TClustVID: A novel machine learning classification model to investigate topics and sentiment in COVID-19 tweets

Md Shahriare Satu, Md Imran Khan, Mufti Mahmud, Shahadat Uddin, Matthew A. Summers, Julian M.W. Quinn, Mohammad Ali Moni

Research output: Contribution to journalArticlepeer-review

62 Citations (Scopus)

Abstract

COVID-19, caused by SARS-CoV2 infection, varies greatly in its severity but presents with serious respiratory symptoms with vascular and other complications, particularly in older adults. The disease can be spread by both symptomatic and asymptomatic infected individuals. Uncertainty remains over key aspects of the virus infectiousness (particularly the newly emerging variants) and the disease has had severe economic impacts globally. For these reasons, COVID-19 is the subject of intense and widespread discussion on social media platforms including Facebook and Twitter. These public forums substantially influence public opinions and in some cases can exacerbate the widespread panic and misinformation spread during the crisis. Thus, this work aimed to design an intelligent clustering-based classification and topic extracting model named TClustVID that analyzes COVID-19-related public tweets to extract significant sentiments with high accuracy. We gathered COVID-19 Twitter datasets from the IEEE Dataport repository and employed a range of data preprocessing methods to clean the raw data, then applied tokenization and produced a word-to-index dictionary. Thereafter, different classifications were employed on these datasets which enabled the exploration of the performance of traditional classification and TClustVID. Our analysis found that TClustVID showed higher performance compared to traditional methodologies that are determined by clustering criteria. Finally, we extracted significant topics from the clusters, split them into positive, neutral and negative sentiments, and identified the most frequent topics using the proposed model. This approach is able to rapidly identify commonly prevailing aspects of public opinions and attitudes related to COVID-19 and infection prevention strategies spreading among different populations.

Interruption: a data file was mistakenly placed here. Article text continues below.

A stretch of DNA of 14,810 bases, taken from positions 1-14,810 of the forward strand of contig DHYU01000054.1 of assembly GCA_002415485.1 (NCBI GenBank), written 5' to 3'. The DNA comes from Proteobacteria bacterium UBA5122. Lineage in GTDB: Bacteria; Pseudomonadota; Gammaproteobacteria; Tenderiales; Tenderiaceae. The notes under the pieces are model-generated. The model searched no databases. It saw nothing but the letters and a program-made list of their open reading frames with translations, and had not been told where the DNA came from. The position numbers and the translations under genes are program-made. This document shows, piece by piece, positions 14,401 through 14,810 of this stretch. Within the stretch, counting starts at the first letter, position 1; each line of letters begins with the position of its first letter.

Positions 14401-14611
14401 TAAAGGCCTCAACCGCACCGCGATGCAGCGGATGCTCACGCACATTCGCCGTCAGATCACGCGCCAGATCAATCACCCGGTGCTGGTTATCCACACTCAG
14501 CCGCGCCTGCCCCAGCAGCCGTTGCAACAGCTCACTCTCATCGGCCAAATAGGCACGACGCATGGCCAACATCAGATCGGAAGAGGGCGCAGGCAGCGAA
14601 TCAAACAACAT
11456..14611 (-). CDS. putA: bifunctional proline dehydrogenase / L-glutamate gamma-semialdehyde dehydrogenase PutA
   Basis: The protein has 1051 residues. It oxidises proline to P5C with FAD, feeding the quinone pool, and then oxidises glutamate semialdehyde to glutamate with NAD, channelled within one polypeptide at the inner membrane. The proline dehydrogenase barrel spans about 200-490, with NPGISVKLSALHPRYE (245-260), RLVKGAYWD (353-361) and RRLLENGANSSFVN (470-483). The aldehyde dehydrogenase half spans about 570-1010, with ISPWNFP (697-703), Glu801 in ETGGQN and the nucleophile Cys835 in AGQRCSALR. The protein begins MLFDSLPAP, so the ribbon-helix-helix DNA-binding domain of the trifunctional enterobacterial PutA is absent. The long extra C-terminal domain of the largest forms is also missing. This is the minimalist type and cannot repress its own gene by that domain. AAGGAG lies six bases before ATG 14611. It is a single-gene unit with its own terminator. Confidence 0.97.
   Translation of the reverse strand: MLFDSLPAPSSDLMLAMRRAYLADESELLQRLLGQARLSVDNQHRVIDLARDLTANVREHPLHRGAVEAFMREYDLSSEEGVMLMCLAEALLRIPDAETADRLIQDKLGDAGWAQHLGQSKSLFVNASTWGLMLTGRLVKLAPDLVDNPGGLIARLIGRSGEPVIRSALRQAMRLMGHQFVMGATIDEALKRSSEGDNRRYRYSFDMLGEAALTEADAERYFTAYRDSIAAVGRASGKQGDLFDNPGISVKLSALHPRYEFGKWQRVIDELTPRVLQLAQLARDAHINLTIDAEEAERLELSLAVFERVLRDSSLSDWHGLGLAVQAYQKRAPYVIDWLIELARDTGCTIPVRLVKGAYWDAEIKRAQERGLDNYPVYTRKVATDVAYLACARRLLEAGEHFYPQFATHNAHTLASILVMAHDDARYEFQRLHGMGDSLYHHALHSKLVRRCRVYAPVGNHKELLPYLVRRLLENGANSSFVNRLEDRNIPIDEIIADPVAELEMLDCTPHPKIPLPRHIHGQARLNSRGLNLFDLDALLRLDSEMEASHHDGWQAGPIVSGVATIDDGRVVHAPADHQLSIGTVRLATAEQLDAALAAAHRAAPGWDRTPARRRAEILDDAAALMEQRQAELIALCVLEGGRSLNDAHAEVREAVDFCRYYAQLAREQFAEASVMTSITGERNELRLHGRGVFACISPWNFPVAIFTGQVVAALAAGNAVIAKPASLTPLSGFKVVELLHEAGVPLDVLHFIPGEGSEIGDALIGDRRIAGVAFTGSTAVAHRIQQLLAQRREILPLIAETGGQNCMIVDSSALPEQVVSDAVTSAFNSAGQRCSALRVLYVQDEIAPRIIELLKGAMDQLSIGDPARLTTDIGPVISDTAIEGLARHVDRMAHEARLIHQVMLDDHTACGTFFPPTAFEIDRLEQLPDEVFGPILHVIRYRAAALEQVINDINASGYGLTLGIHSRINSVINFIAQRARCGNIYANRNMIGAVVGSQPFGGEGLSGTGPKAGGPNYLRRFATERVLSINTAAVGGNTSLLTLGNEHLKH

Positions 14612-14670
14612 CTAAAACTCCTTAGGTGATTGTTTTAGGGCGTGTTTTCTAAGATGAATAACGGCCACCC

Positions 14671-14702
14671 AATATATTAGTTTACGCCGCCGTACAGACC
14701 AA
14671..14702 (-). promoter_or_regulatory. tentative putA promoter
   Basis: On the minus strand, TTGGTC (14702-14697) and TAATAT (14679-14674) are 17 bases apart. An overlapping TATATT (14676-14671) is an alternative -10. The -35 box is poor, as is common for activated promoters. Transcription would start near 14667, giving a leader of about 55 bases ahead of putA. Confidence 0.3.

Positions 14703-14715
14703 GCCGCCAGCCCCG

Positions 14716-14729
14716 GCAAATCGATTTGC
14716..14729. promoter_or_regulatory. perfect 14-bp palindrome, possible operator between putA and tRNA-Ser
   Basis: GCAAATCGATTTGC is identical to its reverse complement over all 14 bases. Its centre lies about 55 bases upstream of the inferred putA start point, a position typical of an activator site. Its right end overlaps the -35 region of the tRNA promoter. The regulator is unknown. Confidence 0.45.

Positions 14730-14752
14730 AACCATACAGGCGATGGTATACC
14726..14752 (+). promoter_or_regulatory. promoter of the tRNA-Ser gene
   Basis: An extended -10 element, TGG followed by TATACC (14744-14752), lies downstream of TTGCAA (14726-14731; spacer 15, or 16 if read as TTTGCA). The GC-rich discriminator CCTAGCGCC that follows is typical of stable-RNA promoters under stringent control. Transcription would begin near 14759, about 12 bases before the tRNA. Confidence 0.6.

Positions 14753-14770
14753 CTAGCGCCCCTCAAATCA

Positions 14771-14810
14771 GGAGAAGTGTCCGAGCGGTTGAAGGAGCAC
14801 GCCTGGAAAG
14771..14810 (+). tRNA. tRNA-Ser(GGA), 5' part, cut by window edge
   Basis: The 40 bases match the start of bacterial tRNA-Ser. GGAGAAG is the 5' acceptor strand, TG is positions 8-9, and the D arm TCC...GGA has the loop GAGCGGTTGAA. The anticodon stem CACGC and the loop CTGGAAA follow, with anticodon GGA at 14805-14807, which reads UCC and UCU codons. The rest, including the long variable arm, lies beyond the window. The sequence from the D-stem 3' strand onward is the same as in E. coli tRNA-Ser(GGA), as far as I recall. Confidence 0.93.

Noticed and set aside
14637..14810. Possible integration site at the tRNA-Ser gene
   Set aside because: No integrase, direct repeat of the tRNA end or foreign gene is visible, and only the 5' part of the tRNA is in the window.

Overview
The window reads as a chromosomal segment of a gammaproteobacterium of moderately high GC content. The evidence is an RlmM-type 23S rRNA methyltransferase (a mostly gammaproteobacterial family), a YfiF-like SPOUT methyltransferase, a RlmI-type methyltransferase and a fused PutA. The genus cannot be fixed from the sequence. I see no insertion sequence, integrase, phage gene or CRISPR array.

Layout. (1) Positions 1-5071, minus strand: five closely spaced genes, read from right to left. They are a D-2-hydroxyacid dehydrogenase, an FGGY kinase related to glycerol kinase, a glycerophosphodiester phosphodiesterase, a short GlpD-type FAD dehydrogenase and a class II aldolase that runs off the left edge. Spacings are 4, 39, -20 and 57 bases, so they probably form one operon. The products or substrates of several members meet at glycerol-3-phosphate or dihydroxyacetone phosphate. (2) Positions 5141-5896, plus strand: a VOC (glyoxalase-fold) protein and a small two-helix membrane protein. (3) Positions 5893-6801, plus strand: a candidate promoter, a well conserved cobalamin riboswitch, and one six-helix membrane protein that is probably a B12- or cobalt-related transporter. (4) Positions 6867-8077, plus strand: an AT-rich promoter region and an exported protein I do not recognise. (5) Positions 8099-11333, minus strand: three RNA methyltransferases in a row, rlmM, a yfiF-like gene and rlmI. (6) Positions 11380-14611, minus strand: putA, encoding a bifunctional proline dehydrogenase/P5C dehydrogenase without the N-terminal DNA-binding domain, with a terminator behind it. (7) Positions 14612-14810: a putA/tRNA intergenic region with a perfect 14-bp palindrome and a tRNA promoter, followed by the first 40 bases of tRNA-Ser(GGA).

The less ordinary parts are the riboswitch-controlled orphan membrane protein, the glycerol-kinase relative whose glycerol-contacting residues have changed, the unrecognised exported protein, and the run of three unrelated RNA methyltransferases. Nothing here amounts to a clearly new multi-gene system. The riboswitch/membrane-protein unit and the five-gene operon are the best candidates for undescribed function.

Original languageEnglish
Article number107126
Number of pages16
JournalKnowledge-Based Systems
Volume226
DOIs
Publication statusPublished - 17 Aug 2021

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